The saved single private key password is protected by your Thunderbird password. If you're not using a Thunderbird password, it's saved in the clear! If you are using a Thunderbird password, your new all purpose private key password is encrypted on disk with your Thunderbird password as the key to the key.
Then there's the question of the encryption Thunderbird uses to save this master private key? I believe, but Thunderbird Devs refuse to respond, that the encryption used is the obsolete 3DES.
I stopped using Thunderbird when the new development team made it better.
I can confirm that their PGP implementation was done incompetently, to put it gently.
The developer behind it hadn't even heard of stripped keys and for a while he refused to believe it was even a thing. Which means he's never used PGP in a serious context himself.
> That alone might tempt me to have another look at Thunderbird.
Don't. Their PGP implementation is a pile of wank.
And you can't install Enigmail at all post version 76 or so, which is why I've locked it to that version in my package manager. I made the mistake of upgrading on one computer and had to recover from backup.
Like almost every major Linux app I use, Thunderbird is built on GTK.
The GNOME project has thrown away the rulebook on desktop UI design and done some pretty nasty things like deprecating support for proper title and menu bars (replacing the menu with a hamburger plus some buttons embedded in what should be the title bar).
These pretty much no escape from these changes and they affect anything using GTK even if you're using a traditional window manager like XFCE or MATE.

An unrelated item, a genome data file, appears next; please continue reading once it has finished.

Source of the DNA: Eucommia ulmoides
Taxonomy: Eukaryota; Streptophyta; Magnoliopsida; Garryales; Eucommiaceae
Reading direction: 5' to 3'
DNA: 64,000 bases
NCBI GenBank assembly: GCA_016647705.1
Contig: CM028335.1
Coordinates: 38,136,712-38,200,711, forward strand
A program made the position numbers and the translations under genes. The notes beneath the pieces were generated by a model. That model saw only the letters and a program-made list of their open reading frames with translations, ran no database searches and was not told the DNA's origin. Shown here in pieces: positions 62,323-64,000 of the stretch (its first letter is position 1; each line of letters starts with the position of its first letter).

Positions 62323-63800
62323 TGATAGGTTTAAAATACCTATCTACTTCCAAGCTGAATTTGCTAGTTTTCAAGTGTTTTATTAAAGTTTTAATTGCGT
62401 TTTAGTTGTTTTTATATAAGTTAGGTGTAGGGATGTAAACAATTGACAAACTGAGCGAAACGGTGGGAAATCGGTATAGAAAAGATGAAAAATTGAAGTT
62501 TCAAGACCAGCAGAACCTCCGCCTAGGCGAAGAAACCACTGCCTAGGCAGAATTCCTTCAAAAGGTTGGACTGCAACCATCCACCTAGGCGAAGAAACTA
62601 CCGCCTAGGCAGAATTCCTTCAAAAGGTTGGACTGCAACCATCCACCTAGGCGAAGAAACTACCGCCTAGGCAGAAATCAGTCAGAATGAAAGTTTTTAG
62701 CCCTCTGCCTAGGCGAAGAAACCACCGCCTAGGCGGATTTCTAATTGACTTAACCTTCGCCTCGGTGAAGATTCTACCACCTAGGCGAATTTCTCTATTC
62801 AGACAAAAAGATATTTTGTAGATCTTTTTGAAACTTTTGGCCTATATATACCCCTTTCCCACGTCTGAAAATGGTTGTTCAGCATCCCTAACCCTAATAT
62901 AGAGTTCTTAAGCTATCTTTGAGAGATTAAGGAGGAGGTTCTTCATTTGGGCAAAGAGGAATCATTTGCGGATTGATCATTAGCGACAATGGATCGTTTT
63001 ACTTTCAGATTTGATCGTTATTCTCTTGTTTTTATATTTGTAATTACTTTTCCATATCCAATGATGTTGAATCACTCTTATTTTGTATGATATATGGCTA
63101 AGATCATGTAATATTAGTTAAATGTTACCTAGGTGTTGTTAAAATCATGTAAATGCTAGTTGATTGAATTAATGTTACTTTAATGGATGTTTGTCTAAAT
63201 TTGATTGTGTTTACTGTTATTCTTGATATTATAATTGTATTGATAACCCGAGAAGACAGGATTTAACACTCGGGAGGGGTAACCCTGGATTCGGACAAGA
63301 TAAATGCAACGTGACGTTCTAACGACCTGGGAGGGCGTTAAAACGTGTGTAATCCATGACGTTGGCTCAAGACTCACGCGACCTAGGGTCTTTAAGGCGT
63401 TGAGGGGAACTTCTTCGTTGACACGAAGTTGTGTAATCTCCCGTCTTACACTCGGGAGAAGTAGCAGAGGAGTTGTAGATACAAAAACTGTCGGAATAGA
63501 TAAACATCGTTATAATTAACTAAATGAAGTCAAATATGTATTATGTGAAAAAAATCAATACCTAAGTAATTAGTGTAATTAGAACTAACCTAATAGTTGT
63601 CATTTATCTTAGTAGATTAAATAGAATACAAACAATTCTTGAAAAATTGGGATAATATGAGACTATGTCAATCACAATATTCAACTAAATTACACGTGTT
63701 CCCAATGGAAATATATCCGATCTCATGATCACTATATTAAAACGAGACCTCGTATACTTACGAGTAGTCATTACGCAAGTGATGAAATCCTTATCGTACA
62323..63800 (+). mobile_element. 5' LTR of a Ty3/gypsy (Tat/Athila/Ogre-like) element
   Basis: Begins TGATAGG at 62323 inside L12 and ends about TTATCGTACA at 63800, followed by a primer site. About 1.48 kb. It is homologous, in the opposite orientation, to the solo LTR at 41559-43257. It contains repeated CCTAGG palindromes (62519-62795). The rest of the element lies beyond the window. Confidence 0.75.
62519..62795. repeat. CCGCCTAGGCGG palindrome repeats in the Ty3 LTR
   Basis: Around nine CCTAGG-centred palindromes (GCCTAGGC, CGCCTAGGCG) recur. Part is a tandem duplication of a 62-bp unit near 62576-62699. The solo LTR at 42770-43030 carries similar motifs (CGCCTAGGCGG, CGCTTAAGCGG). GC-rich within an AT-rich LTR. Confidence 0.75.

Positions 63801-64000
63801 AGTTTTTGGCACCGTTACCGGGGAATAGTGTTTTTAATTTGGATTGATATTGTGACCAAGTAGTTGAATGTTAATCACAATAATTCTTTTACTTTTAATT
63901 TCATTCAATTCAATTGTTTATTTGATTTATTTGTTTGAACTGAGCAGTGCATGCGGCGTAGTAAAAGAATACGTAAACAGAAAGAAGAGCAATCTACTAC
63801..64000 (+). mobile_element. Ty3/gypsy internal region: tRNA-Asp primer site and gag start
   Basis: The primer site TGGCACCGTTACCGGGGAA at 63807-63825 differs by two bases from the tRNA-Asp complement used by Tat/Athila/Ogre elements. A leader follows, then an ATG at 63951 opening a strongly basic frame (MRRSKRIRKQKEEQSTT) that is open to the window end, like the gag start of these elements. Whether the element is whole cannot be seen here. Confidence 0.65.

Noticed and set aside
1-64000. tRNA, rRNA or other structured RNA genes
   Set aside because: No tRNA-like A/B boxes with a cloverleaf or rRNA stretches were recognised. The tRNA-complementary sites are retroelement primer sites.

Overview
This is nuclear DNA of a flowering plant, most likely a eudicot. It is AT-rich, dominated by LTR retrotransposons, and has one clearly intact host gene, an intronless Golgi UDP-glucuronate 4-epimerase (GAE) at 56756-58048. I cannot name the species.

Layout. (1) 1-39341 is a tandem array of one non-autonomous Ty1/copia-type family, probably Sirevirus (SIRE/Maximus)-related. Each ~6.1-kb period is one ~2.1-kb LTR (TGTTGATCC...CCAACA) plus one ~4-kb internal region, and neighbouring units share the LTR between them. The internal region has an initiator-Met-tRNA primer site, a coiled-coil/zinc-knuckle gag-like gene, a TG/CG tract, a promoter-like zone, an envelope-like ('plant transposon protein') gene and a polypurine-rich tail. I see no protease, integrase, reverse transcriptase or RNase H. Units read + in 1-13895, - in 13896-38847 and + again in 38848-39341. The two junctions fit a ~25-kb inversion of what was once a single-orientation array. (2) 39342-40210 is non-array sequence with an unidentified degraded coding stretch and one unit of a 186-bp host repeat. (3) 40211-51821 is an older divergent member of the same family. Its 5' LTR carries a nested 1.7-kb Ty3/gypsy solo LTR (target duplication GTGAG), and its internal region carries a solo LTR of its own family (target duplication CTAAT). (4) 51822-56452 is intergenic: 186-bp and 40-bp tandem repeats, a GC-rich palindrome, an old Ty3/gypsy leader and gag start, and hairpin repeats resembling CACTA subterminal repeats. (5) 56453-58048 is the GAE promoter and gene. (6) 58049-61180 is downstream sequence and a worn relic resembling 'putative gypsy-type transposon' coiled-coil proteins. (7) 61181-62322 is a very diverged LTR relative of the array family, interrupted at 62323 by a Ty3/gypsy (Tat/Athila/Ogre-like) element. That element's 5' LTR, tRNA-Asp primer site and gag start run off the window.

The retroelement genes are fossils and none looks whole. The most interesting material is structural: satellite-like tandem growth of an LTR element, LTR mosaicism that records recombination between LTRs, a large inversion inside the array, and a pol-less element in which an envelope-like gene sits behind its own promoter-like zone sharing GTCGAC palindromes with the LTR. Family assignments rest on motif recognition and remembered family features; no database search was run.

Now, Mozilla have so far done pretty well on this front! Firefox has a hamburger menu as, I believe, does Thunderbird. But they've put in efforts to enable users to have proper menu and title bars (although as I understand it there ain't nothing and no how they can do to get proper scroll bars back)...
I fear it's only a matter of time before GTK makes it so hard for them to support proper desktop UI elements that they are forced to go the way of the rest - do I dare to try this release and find out if this is the one??
Like another poster said, modern doesn't necessarily mean bad but I chose tools such as Thunderbird specifically because of things like stable UI design and, most importantly, user configurable options. I really hope they do continue to be a bastion of user choice! So far as I'm concerned they can change the default user interface to their hearts' content so long as I get the choice to switch to 'classic mode' and get on with some real work.
Vivaldi also allows you to go back to proper menu and title bars. I suppose the GTK way of doing things reclaims some of the space lost to needless tabs.
Along with the scroll bars It's the handling of icons that's hard to get round. It means that a GTK app sticks out like a painfully sore thumb in an environment where the other applications aren't.
> get proper scroll bars
I got scroll bars but they are too wide. (Win7) The folder scrollbar partially covers the Size column. Which is optional but IMHO essential. And right-justified, no choice.
This happened in FireFox a few versions back. At least I found a FireFox add-in for this. In T-Bird?
I suspect an underlying misunderstanding or inconsistency of video dimension code. I have to run my monitor at 120 DPI, 125% of 'normal'. The mis-width of my scroll bars is just about that 25%.
The Spaces toolbar seems particularly pointless. How many undiscoverable ways are there to open the address book?
BTW: if you start deleting entries from a greedy address book, the cursor jumps to the top of the list every time. Like a RoloDex snapping-shut on your fingers. Even Windows File Explorer can save its place better.
I actually like the new folder icons. The last ones were so bland it was hard to re-find my place. But the Junk icon looks like a bat (Remember The Bat! email? But that bat icon had claws.)
late edit--- the well-hidden Config Editor has many entries like "widget.non-native-theme." Randomly poking these 0 to 1 or true to false gave me first a near-perfect scrollbar fit and then a too-narrow scrollbar. Confirming that the code is confused, nothing new.